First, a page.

But none of that is necessary.

Or – rather – it is only necessary if the EV must be able to do the things expected of high-performance and high-priced vehicles; i.e., the things people of means expect a vehicle to be able to do.

On the other hand, people of lesser means – especially the young – would probably be very enthused about a vehicle they could afford to buy, even if it didn’t offer “ludicrous” acceleration or have the ability to operate at sustained high speed. These attributes are for those who can afford them. Once upon a time, there were vehicles that didn’t offer such attributes but did offer affordability.

They were called economy cars.

They were the first cars – often, at second or third-hand – a young person got to drive, on his way to being able to afford something fancier (and faster) if that’s what he wanted, once he was in a position to be able to afford to indulge such wants. But an economy car met his needs.

It put him behind the wheel.

And that is a problem – from the point-of-view of those pushing affluent-only EVs. It is why there are no economy EVs. These would put more young people behind the wheel – and on the road. They would also apply market pressure to produce lower-cost non-EVs, to compete for the dollars of the young and those of lesser means. Such vehicles would also reduce the consumption of natural resources and “emissions” of the gas that isn’t a pollutant.

Problem solved.

But – you see – that is just the problem.

. . .

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  1. Here is a new meme for EVs – “thermal runaway”

    ZH – Electric vehicles flooded by a storm surge produced by Hurricane Idalia have spontaneously ignited in the Big Bend area. This underscores a lesser-known safety concern for the thousands of Americans who recently purchased EVs and reside in coastal regions vulnerable to flooding.

    In the aftermath of the storm, fire officials in Pinellas County, west of Tampa, reported at least two incidents of EVs combusting after lithium-ion batteries were exposed to the saltwater.

    “If you own a hybrid or electric vehicle that has come into contact with saltwater due to recent flooding within the last 24 hours, it is crucial to relocate the vehicle from your garage without delay,” a Facebook post by Palm Harbor Fire Rescue reads.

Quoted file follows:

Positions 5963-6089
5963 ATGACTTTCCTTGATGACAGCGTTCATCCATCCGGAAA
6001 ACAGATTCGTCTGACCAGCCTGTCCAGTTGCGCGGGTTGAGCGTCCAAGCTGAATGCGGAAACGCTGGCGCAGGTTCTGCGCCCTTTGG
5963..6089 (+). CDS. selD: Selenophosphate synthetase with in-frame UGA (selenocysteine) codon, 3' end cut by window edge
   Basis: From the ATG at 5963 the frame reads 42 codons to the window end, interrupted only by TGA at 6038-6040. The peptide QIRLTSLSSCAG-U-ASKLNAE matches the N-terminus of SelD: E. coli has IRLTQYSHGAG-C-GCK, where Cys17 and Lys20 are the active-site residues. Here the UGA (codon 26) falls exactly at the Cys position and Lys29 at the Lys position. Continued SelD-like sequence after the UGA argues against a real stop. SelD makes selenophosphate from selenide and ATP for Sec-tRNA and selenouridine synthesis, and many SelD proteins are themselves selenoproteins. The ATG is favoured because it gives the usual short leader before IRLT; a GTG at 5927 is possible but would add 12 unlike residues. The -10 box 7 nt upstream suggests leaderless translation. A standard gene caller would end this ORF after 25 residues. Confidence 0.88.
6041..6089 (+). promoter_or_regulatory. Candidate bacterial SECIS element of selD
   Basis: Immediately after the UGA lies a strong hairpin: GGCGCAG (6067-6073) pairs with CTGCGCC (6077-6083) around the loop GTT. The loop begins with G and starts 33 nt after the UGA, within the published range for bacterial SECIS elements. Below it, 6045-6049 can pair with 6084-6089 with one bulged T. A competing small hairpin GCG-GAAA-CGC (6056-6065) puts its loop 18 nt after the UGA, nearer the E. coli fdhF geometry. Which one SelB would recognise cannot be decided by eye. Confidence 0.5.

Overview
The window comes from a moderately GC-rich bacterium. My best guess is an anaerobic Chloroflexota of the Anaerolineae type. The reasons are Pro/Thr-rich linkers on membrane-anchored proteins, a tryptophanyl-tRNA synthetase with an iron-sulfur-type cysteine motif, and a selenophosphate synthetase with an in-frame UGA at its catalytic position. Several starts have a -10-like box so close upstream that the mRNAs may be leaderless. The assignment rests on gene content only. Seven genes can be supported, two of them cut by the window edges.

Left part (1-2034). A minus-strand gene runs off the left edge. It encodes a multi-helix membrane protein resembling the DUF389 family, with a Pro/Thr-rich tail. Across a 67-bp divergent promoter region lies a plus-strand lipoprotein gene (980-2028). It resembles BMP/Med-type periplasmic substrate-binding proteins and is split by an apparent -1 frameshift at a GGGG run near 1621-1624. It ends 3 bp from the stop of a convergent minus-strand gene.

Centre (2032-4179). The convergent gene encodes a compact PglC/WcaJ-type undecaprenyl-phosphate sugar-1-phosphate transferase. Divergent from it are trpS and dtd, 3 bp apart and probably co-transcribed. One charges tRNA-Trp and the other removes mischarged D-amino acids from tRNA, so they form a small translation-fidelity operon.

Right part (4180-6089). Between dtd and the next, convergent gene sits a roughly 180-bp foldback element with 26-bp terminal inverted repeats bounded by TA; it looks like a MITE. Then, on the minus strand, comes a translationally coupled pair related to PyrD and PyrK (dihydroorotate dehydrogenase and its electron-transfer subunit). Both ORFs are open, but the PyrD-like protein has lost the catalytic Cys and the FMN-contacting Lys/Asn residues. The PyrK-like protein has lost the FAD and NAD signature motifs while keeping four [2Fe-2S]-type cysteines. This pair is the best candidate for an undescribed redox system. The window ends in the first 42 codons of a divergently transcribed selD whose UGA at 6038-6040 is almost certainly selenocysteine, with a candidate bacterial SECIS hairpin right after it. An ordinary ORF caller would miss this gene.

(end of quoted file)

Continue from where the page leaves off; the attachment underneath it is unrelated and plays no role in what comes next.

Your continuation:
“Saltwater exposure can trigger combustion in lithium-ion batteries. If possible, transfer your vehicle to higher ground,” the post continued.

  2. I think youth could afford a used one….they depreciate so fast at 8 years old, but they will have to contend with the automotive equivalent of a RC car with a Nicad battery. Strong for a few minutes, then a slow decline to paperweight.

    I’m not arguing for it, they suck so bad that is the only way youth could get one.

    Plus, WHY would you want to charge it in the garage? That’s asking for a fire. Park that thing out away from the house! Or a separate garage like the old days when leaky carbs could gas it up and explode….at least the house will still be there.

  3. Here’s how you buy compliance, using the victims’ own money:

    ‘The Biden administration will make $12 billion available in grants and loans for car and truck manufacturers and suppliers to retrofit factories to produce electric vehicles and other advanced models, Energy Secretary Jennifer Granholm announced Thursday.

    ‘President Joe Biden will also offer $3.5 billion in funding to domestic vehicle-battery manufacturers, Granholm said. Part of the total funding announced Thursday will come from the Inflation Reduction Act.’ — Marketwatch

    This is Soviet-style state industry — building capacity, regardless of demand or profitability, to shove a substandard product down the nation’s throat.

    No surprise that Hahhhhhvid lawyer Jenny Granholm, who wouldn’t know an electrolytic capacitor from a douche nozzle, is ‘administering’ this ghastly malinvestment, which only serves to impoverish her subjects.

    • Just came here to post that myself. You peasants will have EVs whether you want to drive them or not, and if if you don’t want to drive them your taxes will be used to pay for them anyway.